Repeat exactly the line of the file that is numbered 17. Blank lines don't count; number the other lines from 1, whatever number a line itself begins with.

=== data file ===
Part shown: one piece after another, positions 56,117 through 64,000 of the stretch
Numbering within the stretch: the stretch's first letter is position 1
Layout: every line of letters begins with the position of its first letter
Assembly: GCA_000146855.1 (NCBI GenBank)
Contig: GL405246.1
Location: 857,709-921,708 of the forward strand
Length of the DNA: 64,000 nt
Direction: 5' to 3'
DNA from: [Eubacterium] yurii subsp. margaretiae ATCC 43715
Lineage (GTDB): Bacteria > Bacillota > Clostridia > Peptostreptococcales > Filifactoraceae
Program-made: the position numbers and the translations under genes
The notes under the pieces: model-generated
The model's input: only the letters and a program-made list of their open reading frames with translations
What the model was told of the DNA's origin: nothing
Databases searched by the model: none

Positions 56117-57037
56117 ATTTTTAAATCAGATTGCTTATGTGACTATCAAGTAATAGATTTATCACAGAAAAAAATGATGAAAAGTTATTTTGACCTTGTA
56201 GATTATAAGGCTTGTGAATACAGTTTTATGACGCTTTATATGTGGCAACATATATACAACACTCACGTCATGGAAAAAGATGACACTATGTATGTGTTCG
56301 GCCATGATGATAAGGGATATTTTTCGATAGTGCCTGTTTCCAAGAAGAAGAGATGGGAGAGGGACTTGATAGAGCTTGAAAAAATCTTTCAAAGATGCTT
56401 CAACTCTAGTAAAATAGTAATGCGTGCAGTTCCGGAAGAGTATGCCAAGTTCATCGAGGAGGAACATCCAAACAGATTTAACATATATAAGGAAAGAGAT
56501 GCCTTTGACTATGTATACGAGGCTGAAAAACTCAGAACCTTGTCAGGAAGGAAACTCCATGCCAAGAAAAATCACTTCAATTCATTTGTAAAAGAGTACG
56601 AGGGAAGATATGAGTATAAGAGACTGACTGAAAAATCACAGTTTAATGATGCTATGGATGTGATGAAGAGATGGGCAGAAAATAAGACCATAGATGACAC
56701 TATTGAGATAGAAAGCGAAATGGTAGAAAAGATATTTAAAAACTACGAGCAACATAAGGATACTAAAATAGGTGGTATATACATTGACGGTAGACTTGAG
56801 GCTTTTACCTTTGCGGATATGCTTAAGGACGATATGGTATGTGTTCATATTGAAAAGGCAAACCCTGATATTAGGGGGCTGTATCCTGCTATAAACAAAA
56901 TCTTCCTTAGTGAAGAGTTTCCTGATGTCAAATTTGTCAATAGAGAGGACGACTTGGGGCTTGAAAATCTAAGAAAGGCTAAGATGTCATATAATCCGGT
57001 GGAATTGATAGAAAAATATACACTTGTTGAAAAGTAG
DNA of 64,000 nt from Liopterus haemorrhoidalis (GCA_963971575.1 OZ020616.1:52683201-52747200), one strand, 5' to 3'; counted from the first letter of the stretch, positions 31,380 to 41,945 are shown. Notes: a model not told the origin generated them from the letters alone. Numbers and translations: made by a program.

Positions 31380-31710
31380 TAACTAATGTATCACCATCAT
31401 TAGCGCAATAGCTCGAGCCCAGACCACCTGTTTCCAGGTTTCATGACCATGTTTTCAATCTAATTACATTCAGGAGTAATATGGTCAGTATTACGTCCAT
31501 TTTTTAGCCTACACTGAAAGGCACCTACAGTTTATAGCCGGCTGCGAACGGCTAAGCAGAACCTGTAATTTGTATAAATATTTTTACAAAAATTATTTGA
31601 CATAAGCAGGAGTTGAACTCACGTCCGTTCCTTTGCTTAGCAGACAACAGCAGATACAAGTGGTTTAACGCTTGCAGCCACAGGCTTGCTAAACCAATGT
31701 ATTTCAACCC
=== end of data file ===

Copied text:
56117 ATTTTTAAATCAGATTGCTTATGTGACTATCAAGTAATAGATTTATCACAGAAAAAAATGATGAAAAGTTATTTTGACCTTGTA